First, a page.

Why Your Baby Hates Cold Breast Milk, According To Science

When I was breastfeeding my daughter, I was fascinated by information I learned along the way. For instance, the day she was sick and I discovered that mammary gland receptors would interpret her "baby spit backwash" to adjust its recipe and help her recover — mind blown. I also found out that eating various foods could affect the taste of my breast milk and she might not prefer it. The same goes for temperature — babies are like Goldilocks with their too hot, too cold nonsense. But there’s a reason why your baby hates cold breast milk, according to science.

"The reason many babies prefer milk warm is because it is like mom — when babies nurse they get warm milk," says Leigh Anne O’Connor, an International Board Certified Lactation Consultant (IBCLC) and parenting coach, in an email interview with Romper. "It’s that simple."

Michelle Beckner, a certified health coach who specializes in nutrition for babies, tells Romper breast milk also tastes better to babies when it is warmed because it emulsifies fats. "Texture and flavor profile of the breast milk likely changes when the fats separate out at refrigeration temperatures. Once the breast milk is warmed and fats are emulsified, however, babies will often drink it at room temperature."

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Lisa Hugh, a Maryland-based registered dietitian, also points out that because the fat content separates from the rest of the milk, it usually floats on top and even sticks to sides of the bottle. "Basically, it is not homogenized like commercial cow's milk is," she tells Romper in an email interview.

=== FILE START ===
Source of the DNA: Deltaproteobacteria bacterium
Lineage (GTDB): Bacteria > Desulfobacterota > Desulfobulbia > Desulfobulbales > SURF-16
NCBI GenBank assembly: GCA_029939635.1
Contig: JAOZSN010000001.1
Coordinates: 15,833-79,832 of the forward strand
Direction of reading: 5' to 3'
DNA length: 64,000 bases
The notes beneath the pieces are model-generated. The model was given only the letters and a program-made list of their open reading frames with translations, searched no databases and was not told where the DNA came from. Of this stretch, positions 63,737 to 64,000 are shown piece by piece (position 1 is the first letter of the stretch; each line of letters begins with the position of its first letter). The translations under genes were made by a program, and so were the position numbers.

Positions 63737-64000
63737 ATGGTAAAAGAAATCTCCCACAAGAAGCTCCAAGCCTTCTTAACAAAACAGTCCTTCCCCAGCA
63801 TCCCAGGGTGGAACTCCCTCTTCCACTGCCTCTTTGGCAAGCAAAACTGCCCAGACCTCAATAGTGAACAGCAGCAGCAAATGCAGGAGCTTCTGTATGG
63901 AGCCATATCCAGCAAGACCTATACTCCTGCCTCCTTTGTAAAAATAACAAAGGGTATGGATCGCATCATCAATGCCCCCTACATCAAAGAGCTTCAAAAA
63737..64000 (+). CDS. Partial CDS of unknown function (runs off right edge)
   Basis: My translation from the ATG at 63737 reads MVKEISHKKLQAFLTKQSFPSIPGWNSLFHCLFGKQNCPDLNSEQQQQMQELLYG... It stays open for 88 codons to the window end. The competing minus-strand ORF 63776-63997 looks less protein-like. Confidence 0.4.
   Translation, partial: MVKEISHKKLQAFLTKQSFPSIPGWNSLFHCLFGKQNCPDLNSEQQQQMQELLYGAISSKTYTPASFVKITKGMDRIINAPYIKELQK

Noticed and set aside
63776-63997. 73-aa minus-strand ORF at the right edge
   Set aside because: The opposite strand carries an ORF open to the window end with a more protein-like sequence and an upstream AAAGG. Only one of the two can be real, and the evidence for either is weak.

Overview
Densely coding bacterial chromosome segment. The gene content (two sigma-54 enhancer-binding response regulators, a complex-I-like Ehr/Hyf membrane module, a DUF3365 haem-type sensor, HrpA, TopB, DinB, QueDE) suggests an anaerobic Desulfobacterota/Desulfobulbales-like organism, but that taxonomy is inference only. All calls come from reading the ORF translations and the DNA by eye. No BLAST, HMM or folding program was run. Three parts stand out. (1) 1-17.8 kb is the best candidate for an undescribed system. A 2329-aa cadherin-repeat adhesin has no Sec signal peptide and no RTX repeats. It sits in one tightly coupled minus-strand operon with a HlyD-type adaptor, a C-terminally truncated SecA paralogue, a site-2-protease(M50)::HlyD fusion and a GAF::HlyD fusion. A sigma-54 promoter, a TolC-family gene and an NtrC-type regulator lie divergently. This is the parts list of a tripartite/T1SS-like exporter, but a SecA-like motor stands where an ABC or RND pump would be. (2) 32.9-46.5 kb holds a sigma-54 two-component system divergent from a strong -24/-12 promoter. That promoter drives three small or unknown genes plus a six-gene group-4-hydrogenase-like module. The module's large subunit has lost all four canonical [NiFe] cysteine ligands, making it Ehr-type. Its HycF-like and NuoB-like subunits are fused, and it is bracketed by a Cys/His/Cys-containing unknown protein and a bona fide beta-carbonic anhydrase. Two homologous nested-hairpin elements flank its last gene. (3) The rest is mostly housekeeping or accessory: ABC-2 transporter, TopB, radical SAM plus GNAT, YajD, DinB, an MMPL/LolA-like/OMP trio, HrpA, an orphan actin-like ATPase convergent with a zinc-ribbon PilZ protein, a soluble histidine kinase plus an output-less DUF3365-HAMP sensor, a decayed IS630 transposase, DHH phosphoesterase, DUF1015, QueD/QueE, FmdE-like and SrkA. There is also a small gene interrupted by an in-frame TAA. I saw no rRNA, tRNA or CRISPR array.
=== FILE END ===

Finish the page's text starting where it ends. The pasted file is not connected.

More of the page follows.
That’s not to say that there are rules against giving a baby cold breast milk. In fact, as O’Connor points out, some babies don’t mind the taste of it. But it’s important to know that if you decide to give it a shot — for example on a road trip where you can’t easily warm it — then your baby might refuse it or not drink as much.

That means that even though the debate is still ongoing on whether or not breast milk affects a child’s intelligence later in life, one thing is for sure: these kids know what they want and won’t hesitate to tell you about it.